This is the tragic part of the Anglican Communion’s story in modern times. The glory she shared in and for Christ has dimmed, because some of the churches listened to another voice, and they stopped beholding Christ. They have reaped what they have sown: division, chaos, dwindling numbers, and irrelevance for real Gospel change. Gafcon is a great effort to recover the glory that was lost, grounded in the Gospel of Jesus Christ, the Truth of His Word, and our identity in Him. There is a reason that the book of Colossians is the focus of daily Bible studies, where we have heard how St. Paul calls the Colossians to remember Christ’s supremacy, to look upon His glory, and to grasp the promise of that same glory within each of them.

We cannot become what we can’t perceive, and often, especially because of the world’s darkness, we find Christ’s glory hard to see. This is why God set his Church in the midst of the world, as a light to reflect the glory of God in Jesus Christ to those in darkness.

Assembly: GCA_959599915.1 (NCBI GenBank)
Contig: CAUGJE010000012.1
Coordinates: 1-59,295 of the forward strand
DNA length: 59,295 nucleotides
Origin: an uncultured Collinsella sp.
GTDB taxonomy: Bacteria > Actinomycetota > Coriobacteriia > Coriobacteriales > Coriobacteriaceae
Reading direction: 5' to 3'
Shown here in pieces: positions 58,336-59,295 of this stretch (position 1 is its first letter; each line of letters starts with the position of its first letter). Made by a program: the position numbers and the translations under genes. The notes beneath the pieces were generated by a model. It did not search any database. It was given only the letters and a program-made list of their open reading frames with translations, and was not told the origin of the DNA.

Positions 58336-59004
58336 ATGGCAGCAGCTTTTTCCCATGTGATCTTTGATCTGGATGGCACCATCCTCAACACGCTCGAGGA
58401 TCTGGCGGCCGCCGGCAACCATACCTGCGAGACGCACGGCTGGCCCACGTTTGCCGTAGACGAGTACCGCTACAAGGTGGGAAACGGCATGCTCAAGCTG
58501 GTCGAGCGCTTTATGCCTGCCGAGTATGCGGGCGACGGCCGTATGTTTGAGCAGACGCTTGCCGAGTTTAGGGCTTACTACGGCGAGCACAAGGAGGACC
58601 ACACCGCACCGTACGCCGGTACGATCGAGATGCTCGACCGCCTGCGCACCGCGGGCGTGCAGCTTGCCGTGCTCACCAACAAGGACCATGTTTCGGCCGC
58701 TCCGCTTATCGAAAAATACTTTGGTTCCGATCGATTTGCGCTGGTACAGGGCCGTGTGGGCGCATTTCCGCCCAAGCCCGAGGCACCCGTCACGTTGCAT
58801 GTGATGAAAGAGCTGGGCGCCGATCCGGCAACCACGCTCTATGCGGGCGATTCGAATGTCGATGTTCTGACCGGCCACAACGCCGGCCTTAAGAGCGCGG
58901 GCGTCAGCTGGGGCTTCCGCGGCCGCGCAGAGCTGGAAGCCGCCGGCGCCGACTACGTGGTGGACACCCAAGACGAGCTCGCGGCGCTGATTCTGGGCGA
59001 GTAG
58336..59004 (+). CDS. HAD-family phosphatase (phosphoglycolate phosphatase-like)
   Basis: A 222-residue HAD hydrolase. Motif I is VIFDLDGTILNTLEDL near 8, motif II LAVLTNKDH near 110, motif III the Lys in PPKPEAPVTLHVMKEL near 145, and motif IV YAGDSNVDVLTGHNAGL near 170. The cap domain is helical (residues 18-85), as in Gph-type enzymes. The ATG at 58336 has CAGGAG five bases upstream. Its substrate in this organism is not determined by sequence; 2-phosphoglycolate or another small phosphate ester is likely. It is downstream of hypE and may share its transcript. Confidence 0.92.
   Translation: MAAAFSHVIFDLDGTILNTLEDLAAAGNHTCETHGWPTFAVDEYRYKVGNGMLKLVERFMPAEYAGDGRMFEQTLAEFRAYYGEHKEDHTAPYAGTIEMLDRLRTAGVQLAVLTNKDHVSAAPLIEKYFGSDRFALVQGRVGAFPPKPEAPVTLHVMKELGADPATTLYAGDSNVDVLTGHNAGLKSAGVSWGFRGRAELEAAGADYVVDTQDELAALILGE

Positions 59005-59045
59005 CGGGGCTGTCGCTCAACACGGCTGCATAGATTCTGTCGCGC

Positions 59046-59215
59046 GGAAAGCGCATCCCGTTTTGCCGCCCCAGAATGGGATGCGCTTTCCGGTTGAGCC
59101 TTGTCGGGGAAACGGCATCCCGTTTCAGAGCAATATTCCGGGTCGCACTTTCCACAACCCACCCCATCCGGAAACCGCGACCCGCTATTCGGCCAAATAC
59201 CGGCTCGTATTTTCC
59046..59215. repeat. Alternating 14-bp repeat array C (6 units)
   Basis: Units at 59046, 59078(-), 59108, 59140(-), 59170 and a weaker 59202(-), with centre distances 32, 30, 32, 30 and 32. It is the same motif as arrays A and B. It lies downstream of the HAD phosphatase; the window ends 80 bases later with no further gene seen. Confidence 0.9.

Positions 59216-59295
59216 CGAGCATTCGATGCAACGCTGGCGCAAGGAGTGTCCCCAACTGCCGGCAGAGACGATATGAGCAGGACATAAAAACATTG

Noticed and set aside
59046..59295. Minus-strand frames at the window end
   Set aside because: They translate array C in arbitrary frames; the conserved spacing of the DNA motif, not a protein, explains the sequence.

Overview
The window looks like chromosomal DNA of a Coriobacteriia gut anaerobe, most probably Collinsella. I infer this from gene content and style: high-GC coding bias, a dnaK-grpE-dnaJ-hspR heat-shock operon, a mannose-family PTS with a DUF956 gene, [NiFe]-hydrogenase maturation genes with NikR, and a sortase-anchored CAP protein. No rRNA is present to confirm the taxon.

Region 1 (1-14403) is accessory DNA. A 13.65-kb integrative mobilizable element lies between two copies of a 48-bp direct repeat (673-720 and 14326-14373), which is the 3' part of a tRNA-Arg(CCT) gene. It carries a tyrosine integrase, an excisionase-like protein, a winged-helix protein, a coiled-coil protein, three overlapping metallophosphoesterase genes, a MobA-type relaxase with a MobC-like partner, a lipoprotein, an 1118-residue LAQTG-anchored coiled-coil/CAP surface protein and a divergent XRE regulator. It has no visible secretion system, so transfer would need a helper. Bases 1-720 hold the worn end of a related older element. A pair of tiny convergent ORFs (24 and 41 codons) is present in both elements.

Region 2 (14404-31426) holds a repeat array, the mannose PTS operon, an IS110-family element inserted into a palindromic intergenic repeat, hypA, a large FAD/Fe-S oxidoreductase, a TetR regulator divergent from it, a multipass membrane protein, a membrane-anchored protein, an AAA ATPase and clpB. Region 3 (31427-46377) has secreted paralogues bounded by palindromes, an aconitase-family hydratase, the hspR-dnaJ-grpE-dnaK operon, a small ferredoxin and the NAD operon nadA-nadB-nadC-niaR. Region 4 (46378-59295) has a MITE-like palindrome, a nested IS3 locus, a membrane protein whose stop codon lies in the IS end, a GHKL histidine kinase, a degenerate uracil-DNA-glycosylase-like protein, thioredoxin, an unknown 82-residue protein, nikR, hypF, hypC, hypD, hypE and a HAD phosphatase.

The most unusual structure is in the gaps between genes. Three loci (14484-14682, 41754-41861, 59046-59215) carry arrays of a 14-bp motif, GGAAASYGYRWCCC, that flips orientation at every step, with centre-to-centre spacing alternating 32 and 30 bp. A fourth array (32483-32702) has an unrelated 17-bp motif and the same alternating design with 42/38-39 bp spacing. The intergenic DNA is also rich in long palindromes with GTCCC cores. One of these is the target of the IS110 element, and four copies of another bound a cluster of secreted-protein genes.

But what will we do when that glory is obscured in the church itself? How great must that darkness be?

A.W. Tozer wrote in his book, The Knowledge of the Holy: “What comes into our minds when we think about God is the most important thing about us.” The images we have of Him as Lord and Savior color how we pray, how we read Scripture, how we treat our families and our neighbors, what we teach, and how we live. Gafcon is here to call us back to repentance and, in reality, to help us recover the image of God in the Church. As Christians, spiritual blindness has driven us to embrace our sins, addictions, and anxieties. Many of us are overly-driven, seeking approval through those around us. We have been passive and have refused to take up our authority and our place as leaders in our families, workplaces, or churches. We accept an orphan heart rather than a heart of sonship, and we can resist many of the comforts offered to us by Christ, because we really don’t trust him. We tolerate false teaching and are willing to surrender what is tried and true for what is new.